CEI Experts: Delay on China Tariffs Shows Real Burden is on Consumers

Press statement, originally posted at cei.org.

On news today that the US Trade Representative will delay new tariffs on some consumer items until Dec. 15, as well as exclude some products from tariffs. Competitive Enterprise Institute Senior Fellow Ryan Youngand Vice President for Strategy Iain Murray pointed to the tacit admission that consumers are, in fact, burdened by tariffs, contrary to what the Trump administration has maintained.

Senior Fellow Ryan Young said:

“The decision to delay new tariffs on Chinese-made toys, smartphones, laptops, and other popular holiday gifts is a tacit admission that consumers pay for tariffs, not Chinese producers. The administration has been saying otherwise, but it is good to see that they do not believe their own words. Several rounds of China tariffs have so far failed to encourage the Chinese government to make needed reforms. Beijing has instead consistently retaliated with its own trade barriers, hurting the U.S. economy as well as their own. Tariffs do not work. It is time to scrap them in favor of more effective policies. Engaging the WTO dispute resolution process is one such policy and one where the U.S. has an 85 percent success rate. Rejoining the Trans-Pacific Partnership would add to international pressure on Beijing to rein in its illiberal policies. At the very least, Congress needs to take back the tariff-making authority it delegated away to the president back in the 1960s and 1970s.”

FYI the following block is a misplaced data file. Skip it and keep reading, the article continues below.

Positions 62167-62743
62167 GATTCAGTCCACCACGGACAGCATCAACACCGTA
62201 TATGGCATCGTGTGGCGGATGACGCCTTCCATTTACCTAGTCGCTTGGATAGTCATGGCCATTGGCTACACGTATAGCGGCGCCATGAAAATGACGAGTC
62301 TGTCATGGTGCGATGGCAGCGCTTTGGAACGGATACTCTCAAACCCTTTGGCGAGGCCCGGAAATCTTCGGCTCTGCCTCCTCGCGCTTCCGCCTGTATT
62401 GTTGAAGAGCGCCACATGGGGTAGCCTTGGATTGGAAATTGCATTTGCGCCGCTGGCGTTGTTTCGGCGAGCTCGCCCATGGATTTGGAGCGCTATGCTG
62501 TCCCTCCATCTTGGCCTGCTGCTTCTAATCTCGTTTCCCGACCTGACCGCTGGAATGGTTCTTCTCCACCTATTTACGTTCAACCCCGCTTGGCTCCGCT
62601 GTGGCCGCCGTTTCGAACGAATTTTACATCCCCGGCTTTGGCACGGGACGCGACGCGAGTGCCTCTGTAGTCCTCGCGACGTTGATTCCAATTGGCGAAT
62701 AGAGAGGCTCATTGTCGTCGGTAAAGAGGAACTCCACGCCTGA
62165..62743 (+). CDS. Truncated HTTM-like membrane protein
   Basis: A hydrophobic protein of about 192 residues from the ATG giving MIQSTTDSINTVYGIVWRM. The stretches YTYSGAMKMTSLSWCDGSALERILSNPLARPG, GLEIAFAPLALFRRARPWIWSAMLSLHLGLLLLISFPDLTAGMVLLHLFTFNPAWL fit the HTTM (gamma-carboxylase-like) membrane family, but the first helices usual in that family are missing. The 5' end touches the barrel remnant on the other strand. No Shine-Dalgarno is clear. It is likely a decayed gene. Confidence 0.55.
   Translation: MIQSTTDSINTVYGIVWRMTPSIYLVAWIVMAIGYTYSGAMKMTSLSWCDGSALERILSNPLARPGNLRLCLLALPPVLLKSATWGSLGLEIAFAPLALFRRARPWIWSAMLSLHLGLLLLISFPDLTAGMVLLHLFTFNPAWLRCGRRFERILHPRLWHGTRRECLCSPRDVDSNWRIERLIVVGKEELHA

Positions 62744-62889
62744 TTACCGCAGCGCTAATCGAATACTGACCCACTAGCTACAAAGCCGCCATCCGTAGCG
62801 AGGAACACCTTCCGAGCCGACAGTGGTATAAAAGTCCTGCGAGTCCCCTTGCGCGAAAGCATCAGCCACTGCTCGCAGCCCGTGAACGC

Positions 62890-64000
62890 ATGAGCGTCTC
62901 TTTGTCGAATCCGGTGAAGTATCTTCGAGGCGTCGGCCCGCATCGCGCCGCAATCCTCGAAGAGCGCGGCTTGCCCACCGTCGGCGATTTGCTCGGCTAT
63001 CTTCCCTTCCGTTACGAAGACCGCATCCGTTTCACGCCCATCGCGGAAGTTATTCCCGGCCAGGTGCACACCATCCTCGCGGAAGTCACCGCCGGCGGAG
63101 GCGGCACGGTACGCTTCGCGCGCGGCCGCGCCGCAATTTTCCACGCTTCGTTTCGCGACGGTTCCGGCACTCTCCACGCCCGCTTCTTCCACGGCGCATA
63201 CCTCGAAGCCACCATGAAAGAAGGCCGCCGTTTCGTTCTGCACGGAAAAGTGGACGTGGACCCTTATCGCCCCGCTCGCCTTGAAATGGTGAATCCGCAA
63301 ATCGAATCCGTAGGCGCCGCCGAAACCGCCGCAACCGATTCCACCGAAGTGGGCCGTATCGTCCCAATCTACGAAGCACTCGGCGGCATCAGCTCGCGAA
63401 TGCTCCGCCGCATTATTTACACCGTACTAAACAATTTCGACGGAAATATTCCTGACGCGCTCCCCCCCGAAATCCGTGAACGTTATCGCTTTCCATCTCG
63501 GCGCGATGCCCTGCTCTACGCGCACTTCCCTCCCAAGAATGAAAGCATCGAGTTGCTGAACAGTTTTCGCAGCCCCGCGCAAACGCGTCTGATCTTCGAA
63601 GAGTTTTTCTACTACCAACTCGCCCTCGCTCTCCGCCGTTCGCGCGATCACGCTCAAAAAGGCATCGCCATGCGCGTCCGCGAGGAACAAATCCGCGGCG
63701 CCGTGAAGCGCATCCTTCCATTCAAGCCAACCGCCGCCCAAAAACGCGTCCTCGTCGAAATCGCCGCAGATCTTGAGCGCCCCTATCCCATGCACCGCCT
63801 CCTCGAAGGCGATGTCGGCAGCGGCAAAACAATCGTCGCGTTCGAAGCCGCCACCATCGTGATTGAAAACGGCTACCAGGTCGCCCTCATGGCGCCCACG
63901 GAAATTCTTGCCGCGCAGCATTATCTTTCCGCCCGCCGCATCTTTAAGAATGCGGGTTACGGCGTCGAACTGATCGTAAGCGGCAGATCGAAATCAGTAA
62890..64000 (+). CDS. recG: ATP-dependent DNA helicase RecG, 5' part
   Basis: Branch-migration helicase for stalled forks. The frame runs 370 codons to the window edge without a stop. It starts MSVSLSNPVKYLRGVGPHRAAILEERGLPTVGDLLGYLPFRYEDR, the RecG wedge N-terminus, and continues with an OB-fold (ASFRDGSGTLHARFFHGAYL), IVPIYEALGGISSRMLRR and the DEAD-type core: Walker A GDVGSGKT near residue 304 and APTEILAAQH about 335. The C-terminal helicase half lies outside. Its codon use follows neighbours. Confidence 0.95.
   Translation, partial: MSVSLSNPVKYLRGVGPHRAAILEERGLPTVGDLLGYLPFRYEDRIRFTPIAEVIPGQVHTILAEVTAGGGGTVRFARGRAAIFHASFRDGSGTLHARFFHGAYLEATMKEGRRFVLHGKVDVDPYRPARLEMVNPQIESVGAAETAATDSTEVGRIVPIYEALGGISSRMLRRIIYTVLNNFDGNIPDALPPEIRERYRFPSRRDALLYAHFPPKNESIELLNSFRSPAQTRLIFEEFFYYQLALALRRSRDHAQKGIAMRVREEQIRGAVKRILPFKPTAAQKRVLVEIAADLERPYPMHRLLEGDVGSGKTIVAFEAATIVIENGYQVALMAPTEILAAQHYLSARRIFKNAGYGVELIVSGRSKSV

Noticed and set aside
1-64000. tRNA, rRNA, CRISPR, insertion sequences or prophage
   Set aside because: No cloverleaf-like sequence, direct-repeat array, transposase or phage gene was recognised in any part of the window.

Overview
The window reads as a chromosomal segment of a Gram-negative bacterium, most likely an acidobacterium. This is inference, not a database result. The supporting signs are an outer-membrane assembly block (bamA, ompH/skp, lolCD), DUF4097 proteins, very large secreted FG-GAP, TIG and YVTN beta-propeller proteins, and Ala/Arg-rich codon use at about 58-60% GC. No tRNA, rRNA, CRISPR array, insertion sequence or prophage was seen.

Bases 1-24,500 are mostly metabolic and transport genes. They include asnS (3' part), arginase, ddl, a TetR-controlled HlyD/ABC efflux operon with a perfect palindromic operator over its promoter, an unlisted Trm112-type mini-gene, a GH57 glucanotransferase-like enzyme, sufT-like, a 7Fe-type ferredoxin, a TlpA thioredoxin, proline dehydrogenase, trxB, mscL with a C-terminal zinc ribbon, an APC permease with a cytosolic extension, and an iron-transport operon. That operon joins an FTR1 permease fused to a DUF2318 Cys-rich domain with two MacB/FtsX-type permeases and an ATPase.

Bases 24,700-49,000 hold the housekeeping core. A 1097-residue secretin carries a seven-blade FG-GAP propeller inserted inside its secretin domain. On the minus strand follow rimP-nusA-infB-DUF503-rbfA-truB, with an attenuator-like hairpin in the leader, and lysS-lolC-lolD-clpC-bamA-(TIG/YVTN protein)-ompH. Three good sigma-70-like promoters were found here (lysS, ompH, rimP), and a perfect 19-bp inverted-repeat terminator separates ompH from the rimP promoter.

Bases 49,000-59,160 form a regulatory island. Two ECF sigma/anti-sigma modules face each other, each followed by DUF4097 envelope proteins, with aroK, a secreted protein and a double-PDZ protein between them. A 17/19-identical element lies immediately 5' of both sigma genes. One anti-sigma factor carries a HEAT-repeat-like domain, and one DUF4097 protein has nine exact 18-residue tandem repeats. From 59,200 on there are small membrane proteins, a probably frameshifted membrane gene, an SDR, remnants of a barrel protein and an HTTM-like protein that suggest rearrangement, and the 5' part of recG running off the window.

Vice President for Strategy Iain Murray said:

“The administration appears to have decided that Christmas is a health, safety, or national security issue, using powers meant for those purposes to delay tariffs on the sort of products Americans like to gift each other on that holiday. At least that recognizes that these tariffs would have been a de facto tax on holiday shopping. The decision also underlines how the administration is abusing power granted it by Congress – power Congress should reclaim urgently.”

Related report: Common Myths and Facts about Trade

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O. Henry – Complete Short Stories

O. Henry – Complete Short Stories

Henry was known for his surprise plot twists, as well as a wry, gentle sense of humor. In one typical aside, he describes a character as “cursing talentedly.” In the food-focused “Cupid a la Carte,” one character describes another as “weak as a vegetarian cat.” His short sketches of avuncular, detached goodwill make him a bit like his generation’s Garrison Keillor, both for good and for bad. He’s good-natured and a little droll, and makes a lot of his day’s equivalent of dad jokes. This collection of his short stories, some famous and some not, is a bit of literary comfort food.